Talk to Me
Rated R; Directed by Kasi Lemmons; Starring Don Cheadle, Chiwetel Ejiofor, Taraji P. Henson, Martin Sheen, Cedric the Entertainer
Talk to Me gives me something I enjoy in a film: two good actors playing against each other. In this film we have the marvelous Don Cheadle. He’s played the lighthearted thief in the Ocean’s Eleven films and the serious hotel manager escaping genocide in Hotel Rwanda. We also have Chiwetel Ejiofor. He’s been an obsessive government agent in Serenity and a boot-designing transvestite in Kinky Boots. The two work together in a movie that allows them to show their talents.
Talk to Me tells the story of radio DJ Ralph Waldo “Petey” Greene (Cheadle). Petey, an ex-con man, has managed a gig as prison DJ, entertaining other prisoners, including the brother of Washington, D.C. radio station executive Dewey Hughes (Ejiofor). When Dewey, visiting his brother, meets Petey he offhandedly suggests that Petey look him up when he gets out of jail. That’s all that con-man Petey needs. He’s out in no time and shows up at station WOL expecting more than a janitorial job – he wants to be a radio DJ. The fun is watching how Petey gets his way.
There’s plenty of humor in this look at a real radio personality from the 1960s. Petey Greene isn’t someone who blends into the background and Cheadle seems to have a blast playing the flamboyant Greene, striding around with his just as flamboyant girlfriend Vernell (Taraji P. Henson having a grand time). Ejiofor has the harder role as the uptight Dewey who becomes a fan of Petey’s. The fun ends when Martin Luther King is assassinated. Amidst the riots Greene goes on the air and offers a voice of — if not sanity – a voice of empathy.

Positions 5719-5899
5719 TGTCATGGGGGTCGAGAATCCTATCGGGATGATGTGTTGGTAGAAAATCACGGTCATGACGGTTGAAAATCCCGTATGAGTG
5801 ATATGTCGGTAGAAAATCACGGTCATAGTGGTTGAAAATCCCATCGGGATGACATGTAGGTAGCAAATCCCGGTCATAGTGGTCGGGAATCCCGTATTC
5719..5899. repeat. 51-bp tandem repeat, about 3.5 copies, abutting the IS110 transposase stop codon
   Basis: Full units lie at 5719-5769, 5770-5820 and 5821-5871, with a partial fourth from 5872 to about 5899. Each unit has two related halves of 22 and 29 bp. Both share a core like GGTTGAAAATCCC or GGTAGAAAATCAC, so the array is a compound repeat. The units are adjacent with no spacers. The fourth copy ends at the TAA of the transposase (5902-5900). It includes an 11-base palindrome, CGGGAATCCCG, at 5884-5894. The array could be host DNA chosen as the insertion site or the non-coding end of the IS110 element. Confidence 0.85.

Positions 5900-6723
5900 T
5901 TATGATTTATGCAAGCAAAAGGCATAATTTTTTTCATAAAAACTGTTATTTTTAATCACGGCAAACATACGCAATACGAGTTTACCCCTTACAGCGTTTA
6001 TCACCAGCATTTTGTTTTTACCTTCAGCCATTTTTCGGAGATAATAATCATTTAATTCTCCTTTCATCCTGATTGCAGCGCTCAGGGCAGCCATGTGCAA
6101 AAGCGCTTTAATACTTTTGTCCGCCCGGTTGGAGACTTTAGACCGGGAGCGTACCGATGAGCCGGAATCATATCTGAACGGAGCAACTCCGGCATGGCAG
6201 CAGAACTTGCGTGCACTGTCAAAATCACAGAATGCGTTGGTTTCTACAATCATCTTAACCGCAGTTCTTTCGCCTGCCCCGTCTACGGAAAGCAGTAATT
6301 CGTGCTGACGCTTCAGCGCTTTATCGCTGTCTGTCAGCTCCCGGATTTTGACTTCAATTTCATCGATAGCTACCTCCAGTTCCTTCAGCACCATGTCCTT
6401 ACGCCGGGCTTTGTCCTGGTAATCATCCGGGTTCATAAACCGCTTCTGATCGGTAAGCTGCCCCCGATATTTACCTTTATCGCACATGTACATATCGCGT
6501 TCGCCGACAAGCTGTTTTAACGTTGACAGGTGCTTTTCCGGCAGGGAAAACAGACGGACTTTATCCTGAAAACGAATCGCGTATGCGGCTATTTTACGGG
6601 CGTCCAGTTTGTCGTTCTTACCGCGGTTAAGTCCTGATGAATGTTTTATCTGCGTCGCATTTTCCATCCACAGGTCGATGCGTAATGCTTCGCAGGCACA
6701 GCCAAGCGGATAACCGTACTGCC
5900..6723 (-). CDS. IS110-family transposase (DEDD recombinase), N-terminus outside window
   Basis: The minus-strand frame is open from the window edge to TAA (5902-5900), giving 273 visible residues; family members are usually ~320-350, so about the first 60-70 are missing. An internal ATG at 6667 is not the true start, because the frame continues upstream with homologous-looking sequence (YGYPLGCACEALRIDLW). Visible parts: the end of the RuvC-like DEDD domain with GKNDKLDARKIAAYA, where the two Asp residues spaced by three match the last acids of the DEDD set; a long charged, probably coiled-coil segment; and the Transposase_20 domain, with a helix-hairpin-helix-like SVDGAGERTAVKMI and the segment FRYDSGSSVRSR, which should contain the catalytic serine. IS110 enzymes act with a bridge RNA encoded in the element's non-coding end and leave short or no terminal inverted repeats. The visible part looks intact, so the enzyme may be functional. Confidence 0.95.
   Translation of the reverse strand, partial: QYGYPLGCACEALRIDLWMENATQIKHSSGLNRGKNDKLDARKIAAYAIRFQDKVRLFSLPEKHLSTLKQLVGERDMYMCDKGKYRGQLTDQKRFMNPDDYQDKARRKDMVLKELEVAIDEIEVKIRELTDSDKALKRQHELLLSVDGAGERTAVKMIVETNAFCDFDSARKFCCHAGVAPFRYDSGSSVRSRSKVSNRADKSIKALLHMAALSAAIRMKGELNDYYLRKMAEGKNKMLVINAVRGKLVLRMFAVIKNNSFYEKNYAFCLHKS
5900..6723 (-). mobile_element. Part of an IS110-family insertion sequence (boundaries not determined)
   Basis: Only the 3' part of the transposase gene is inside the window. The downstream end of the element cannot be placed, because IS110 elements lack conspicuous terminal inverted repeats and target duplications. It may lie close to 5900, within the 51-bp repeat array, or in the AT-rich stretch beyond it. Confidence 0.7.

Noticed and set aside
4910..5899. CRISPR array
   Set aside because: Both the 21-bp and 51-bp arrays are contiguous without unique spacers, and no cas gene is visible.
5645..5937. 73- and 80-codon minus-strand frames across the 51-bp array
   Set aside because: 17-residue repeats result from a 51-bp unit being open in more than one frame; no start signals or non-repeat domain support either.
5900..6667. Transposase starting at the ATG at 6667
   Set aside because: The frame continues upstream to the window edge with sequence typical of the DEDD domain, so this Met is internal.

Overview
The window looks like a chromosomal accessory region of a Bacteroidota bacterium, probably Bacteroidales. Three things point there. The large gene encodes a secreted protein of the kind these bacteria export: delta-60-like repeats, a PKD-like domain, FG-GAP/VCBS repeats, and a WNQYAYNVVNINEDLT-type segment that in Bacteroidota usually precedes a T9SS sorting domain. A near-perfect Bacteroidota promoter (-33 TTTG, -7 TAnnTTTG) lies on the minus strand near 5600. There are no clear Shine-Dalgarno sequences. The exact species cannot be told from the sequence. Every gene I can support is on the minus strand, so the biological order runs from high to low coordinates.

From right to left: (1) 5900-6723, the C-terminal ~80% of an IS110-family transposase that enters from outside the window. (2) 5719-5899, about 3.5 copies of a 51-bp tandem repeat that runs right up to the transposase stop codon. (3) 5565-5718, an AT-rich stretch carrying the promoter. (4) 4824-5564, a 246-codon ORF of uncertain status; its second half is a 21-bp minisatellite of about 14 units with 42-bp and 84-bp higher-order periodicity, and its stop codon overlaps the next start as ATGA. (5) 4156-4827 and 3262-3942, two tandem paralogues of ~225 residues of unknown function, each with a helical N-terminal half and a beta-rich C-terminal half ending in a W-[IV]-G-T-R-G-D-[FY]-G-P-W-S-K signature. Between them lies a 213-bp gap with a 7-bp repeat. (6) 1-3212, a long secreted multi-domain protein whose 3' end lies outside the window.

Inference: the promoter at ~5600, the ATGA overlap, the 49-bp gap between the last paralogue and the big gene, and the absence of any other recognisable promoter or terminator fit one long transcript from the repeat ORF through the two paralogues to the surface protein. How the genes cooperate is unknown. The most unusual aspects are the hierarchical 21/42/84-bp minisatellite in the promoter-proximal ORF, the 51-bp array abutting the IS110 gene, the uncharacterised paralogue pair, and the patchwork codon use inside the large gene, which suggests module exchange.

Cheadle portrays the self-destructive Petey Greene with humor and compassion. Ejiofor gives us the ability to see how Dewey lives through Petey’s celebrity and makes it understandable that he could push Petey to bigger playing fields than just radio. Petey’s appearance on the Johnny Carson show is painful to watch as we see both Petey and Dewey behaving in character.
Director Kasi Lemmons (Eve’s Bayou) successfully brings back a time when the world of radio wasn’t yet a syndicated, corporate-controlled, bland world, but a place where someone like Petey Greene could get his chance. It’s too bad that the movie didn’t get much of a chance in the theatres. It’s also a crime that the DVD doesn’t offer a director’s commentary. The special features do include a lovely deleted scene with Martin Sheen, playing the station owner, who has a beautiful monologue about Martin Luther King.
Talk to Me is not a great film. But it is an entertaining one. With Don Cheadle and Chiwetel Ejiofor it’s also a film with two great performances.